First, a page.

Saturday, January 1, 2011

Fr. Matthias Neuman's Homily for the Solemnity of Mary

Readings: Num 6:22-27; Gal 4:4-7; Lk 2:16-21

The gospels don’t give us a great deal of information about Mary, the mother of Jesus. However, the glimpses that they do give us can have great value. One passage about Mary that I have always personally liked very much was in today’s gospel selection: "Mary kept all these things, reflecting on them in her heart." There must have been many, many things about her son that led her to think deeply about who he was and what he was about. Mary presents to us a model of a deep, spiritually reflective person.

The Western European tradition all the way back to the ancient Greeks held the practice of reflective thinking in high esteem. The philosopher Socrates said, "The unexamined life is not worth living." After Socrates, Plato and Aristotle both considered metaphysics to be the highest of human activities. By reflective thinking they meant the mental effort to discern the exact causes of anything that happens, to see the relationships between things, to explore the effects of human actions and through all these kinds of examinations to understand the deeper meanings of things, people and events. And that’s what Mary did. She kept all the events of Jesus’ life, ministry and teaching in her heart and reflected upon them. Rightly does the Church call her "the first follower of Christ," and in this regard "the Mother of all the Church in the order of grace." (L.G. #61) It’s also why Mary is such an appropriate model for monastic men and women.

Deep reflection, Mary and monasticism go together. I think that’s one reason there’s so often a special devotion to Mary among monastic men and women and why there are so many Marian shrines at monasteries. I came across that in an unusual place the other day. I’m currently in the process of reviewing a book for the American Benedictine Review. The book is Gethsemani Homilies by Fr. Matthew Kelty, a monk of Gethsemani Abbey in Kentucky. In addition to the homilies there’s an extended question and answer interview with Fr. Matthew by the editor of the collection. Fr. Matthew was first ordained in 1946 as a Divine Word priest and spent fifteen years in missionary work, mainly in New Guinea, before joining the Cistercians. In the interview Fr. Matthew talks about the monastic life being so conducive to thinking deeply with its times of quiet and solitude. That’s something his active life as a missionary did not give him—time to reflect deeply. His life at Gethsemani did give him that opportunity that he so greatly desired.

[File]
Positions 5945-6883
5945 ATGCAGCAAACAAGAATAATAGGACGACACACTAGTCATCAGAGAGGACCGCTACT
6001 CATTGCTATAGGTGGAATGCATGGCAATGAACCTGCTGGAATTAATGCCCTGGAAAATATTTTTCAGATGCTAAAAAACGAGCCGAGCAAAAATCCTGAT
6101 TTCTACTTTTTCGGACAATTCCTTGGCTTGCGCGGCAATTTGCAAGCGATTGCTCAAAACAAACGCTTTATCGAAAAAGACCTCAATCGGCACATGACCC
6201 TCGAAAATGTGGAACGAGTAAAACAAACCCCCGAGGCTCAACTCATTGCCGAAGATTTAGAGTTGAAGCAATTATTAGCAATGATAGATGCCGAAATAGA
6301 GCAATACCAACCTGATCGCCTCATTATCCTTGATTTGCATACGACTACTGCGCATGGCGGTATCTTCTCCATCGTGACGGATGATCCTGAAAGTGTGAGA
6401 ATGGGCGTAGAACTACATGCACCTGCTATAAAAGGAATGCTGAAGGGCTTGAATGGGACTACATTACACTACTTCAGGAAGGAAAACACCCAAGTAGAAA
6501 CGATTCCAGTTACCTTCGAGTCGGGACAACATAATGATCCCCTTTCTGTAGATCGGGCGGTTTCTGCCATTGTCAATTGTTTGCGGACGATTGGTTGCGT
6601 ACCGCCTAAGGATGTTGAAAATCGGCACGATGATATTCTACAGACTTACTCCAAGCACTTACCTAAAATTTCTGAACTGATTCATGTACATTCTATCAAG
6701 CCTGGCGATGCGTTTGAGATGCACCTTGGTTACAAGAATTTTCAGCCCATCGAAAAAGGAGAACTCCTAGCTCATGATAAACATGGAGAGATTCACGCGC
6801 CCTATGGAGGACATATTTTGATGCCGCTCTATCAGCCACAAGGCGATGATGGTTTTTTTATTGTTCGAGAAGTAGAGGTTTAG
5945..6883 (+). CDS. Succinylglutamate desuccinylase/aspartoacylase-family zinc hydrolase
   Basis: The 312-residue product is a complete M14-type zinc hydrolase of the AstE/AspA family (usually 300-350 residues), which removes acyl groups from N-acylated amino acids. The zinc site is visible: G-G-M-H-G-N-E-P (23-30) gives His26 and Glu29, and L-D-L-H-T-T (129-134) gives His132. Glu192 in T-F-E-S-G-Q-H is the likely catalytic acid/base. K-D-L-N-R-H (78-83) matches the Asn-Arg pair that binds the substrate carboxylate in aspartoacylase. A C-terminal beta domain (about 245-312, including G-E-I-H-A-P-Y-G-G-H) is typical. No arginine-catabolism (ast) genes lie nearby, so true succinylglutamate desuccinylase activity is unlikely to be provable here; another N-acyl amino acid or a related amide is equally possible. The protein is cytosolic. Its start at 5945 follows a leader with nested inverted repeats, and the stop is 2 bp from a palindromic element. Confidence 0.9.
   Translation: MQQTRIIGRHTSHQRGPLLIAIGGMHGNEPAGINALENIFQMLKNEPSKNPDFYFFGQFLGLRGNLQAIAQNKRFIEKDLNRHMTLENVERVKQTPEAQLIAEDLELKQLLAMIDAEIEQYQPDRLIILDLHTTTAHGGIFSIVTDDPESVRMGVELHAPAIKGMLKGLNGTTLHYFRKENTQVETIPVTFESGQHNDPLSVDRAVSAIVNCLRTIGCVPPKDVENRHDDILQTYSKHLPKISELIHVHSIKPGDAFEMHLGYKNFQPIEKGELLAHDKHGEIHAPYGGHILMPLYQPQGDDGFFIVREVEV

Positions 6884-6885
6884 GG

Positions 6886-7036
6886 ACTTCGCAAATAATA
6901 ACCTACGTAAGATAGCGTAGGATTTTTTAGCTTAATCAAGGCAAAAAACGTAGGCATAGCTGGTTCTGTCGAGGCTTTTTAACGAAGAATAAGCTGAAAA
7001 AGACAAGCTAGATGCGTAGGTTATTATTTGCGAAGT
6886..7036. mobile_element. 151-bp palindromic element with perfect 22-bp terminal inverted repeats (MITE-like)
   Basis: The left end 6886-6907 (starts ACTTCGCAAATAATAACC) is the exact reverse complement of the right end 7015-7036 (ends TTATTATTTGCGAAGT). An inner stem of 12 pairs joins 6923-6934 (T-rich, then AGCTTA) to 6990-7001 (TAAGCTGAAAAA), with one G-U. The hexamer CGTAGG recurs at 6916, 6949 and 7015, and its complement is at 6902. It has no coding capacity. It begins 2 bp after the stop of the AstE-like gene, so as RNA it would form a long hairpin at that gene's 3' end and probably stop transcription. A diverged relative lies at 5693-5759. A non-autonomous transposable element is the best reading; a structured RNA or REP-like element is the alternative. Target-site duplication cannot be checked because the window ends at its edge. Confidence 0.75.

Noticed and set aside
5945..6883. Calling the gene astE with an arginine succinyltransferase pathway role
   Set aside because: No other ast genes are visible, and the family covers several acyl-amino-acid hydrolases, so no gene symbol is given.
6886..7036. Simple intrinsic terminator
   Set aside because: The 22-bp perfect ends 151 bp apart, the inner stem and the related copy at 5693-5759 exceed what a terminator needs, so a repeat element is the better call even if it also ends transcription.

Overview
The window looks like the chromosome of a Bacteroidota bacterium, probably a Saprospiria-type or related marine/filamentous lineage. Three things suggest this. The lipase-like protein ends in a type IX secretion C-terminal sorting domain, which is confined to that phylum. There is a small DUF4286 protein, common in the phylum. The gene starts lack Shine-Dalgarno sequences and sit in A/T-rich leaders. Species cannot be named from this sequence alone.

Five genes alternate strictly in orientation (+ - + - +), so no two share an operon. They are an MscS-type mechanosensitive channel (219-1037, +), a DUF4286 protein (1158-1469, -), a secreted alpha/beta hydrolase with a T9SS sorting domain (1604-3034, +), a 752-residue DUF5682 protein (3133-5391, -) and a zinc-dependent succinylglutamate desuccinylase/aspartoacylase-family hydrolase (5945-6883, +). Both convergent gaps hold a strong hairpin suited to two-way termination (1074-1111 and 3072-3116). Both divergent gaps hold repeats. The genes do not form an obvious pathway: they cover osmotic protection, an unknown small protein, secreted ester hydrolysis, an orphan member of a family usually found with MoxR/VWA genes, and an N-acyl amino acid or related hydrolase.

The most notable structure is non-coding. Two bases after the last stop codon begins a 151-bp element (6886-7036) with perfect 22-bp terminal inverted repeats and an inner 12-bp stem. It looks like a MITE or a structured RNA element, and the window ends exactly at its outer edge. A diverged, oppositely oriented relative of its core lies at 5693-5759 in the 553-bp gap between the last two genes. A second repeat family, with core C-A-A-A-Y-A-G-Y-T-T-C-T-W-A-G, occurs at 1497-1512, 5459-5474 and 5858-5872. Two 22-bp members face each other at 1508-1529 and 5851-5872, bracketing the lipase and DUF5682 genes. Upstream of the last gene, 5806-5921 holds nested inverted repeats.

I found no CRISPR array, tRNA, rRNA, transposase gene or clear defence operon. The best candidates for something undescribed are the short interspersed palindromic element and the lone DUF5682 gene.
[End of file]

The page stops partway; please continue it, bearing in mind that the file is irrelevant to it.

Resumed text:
Some of Fr. Matthew’s most interesting comments concerned vocations. (Fr. Matthew was 93 years old when he gave the interview.) In his view vocations to the monastic life have declined because more and more young people have never developed the capacity to think deeply. Their imaginations are overwhelmed by constant media input and output. "They get constant input....more and more of it from dawn to dusk. There is no silence, no time to ponder or reflect on anything and in that context religion dies." (p.xxxv) When you think about teenagers sending hundreds of text messages a day and receiving just as many----to say nothing of time spent on the phone, using computers, watching TV, listening to their iPods----you begin to understand why the reflectiveness necessary for this way of life is something they really have no experience of.

Mary, the mother of Jesus, remains a standard of holy, prayerful reflective thought. She should be that kind of an example for us. Let us celebrate her for that today.

No comments: